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Types of Annuities Part 4: Variable Annuity

Unknown-3The variable annuity is really just an option to use mutual fund type of investments within an annuity. Depending upon the choices used within the annuity, the account value can be very risky if stock mutual funds are used or fairly conservative if bonds funds are used.


high-feesThere is no doubt variable annuities (VA’s) can have high fees and this has raised a lot of red flags throughout the financial services industry today. Normally all VA’s have an annuity fee that ranges from 1 to 1.5% per year, with around 1.25% being the average.

Also the majority of VA’s will also add riders of some type, either death benefit or income riders, which can add an additional .75% to 1.5% per year as well.  Add the typical mutual fund fee of 1% or more, and you can see that a VA fee can very quickly run 3 to 4% per year. This can really diminish the growth potential of a Variable Annuity.

Market Risk


Since the money in a VA is in a mutual fund type of investment, an investor can lose money if a market correction does occur. Proper asset allocation which reflects each person’ risk tolerance needs to be addressed so that the allocation mix matches the investors desire for risk.


Death Benefit 

The majority of all VA’s do have a death benefit that will guarantee the deposit at death, regardless of the actual market value. This is one benefit that a VA has over just holding mutual funds. Also if a death benefit rider is chosen as well, there can be some guaranteed growth at death regardless of market performance.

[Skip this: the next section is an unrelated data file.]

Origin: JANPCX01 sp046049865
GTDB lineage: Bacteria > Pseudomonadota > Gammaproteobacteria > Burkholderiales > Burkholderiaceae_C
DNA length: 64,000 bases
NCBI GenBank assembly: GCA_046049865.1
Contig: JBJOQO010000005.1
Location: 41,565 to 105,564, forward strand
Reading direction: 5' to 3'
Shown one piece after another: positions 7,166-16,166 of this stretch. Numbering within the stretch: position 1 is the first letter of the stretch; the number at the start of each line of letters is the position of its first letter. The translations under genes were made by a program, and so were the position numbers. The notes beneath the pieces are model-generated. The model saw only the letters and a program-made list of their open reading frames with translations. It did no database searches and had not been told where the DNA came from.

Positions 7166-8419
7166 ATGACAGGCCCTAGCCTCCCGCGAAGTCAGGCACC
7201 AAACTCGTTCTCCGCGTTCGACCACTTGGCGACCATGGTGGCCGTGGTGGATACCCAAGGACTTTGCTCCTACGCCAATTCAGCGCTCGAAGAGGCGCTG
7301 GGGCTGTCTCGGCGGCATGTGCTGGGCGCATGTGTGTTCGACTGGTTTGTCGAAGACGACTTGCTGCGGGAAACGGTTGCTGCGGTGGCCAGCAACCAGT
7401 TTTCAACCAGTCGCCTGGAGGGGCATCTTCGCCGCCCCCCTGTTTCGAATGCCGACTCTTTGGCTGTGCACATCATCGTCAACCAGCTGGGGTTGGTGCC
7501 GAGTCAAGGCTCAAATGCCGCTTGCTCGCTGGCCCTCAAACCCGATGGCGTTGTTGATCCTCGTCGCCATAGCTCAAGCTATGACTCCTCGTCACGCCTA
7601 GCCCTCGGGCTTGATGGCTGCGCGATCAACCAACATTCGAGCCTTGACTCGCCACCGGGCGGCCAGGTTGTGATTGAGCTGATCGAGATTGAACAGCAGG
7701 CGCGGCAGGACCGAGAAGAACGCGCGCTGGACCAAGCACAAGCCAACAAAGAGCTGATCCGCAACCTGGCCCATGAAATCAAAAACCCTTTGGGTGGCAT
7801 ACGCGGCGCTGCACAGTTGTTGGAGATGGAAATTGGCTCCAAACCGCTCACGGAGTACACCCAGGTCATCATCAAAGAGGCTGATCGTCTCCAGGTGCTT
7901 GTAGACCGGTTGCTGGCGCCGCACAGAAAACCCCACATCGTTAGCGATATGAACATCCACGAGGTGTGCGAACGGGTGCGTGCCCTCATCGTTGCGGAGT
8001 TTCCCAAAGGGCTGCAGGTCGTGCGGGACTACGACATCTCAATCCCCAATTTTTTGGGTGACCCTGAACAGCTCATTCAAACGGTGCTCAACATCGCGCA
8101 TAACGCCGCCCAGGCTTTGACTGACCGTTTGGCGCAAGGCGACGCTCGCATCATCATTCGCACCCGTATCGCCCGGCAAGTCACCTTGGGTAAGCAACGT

Income Riders 

The Variable Annuity originally designed the Guaranteed Withdrawal Benefit or Income Rider, but today the Fixed Index Annuity can offer significantly higher guarantees and higher payouts since the account value can never go down due to market risk.

The VA really doesn’t have a lot to offer for the investor. If they want maximum growth, mutual funds will save the investor a significant amount with much lower fees. If it is a guaranteed income that is the goal for the investor, the Fixed Index Annuity can offer significantly higher guarantees and higher payouts.

Hopefully this summary on annuities helps you to see the different types and how important it is to look at each one and the context they are designed to be in for the investor. 

Types of Annuities Part 5: Longevity Annuities (Qualified Longevity Annuity Contracts, QLAC)

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